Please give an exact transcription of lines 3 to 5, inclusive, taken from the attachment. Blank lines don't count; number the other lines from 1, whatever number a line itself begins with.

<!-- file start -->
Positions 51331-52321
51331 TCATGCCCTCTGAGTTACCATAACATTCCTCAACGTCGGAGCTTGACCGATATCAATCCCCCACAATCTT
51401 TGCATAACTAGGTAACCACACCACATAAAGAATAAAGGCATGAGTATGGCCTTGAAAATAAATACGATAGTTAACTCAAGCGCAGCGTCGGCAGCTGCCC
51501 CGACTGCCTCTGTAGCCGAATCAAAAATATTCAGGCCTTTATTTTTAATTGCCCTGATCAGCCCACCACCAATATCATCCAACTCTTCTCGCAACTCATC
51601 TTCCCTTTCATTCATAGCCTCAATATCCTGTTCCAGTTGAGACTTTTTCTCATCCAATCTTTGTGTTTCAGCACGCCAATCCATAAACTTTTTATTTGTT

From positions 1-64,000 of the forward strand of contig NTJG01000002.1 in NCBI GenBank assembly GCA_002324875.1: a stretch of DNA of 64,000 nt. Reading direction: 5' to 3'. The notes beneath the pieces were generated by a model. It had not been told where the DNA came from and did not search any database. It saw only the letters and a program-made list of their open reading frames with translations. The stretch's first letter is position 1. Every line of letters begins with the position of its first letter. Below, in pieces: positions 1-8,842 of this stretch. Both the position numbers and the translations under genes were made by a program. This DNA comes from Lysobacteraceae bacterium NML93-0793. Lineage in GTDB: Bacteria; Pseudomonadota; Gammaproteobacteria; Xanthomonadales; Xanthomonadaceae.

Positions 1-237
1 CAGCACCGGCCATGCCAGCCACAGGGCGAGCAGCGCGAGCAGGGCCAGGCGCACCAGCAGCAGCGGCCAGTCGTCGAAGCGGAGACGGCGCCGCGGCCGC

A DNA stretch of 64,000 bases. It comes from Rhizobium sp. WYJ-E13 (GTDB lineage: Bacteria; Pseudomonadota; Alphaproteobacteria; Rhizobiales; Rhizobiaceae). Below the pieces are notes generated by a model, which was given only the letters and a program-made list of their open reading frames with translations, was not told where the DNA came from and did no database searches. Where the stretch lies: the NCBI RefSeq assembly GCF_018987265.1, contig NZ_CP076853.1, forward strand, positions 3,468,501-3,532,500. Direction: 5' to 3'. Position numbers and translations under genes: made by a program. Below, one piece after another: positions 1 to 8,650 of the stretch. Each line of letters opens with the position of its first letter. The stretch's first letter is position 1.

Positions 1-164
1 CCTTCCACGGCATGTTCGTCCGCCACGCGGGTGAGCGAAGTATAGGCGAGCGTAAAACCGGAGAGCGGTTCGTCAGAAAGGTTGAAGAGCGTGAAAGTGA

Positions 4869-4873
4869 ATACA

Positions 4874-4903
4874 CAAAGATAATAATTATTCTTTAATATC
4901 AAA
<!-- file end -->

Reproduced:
51401 TGCATAACTAGGTAACCACACCACATAAAGAATAAAGGCATGAGTATGGCCTTGAAAATAAATACGATAGTTAACTCAAGCGCAGCGTCGGCAGCTGCCC
51501 CGACTGCCTCTGTAGCCGAATCAAAAATATTCAGGCCTTTATTTTTAATTGCCCTGATCAGCCCACCACCAATATCATCCAACTCTTCTCGCAACTCATC
51601 TTCCCTTTCATTCATAGCCTCAATATCCTGTTCCAGTTGAGACTTTTTCTCATCCAATCTTTGTGTTTCAGCACGCCAATCCATAAACTTTTTATTTGTT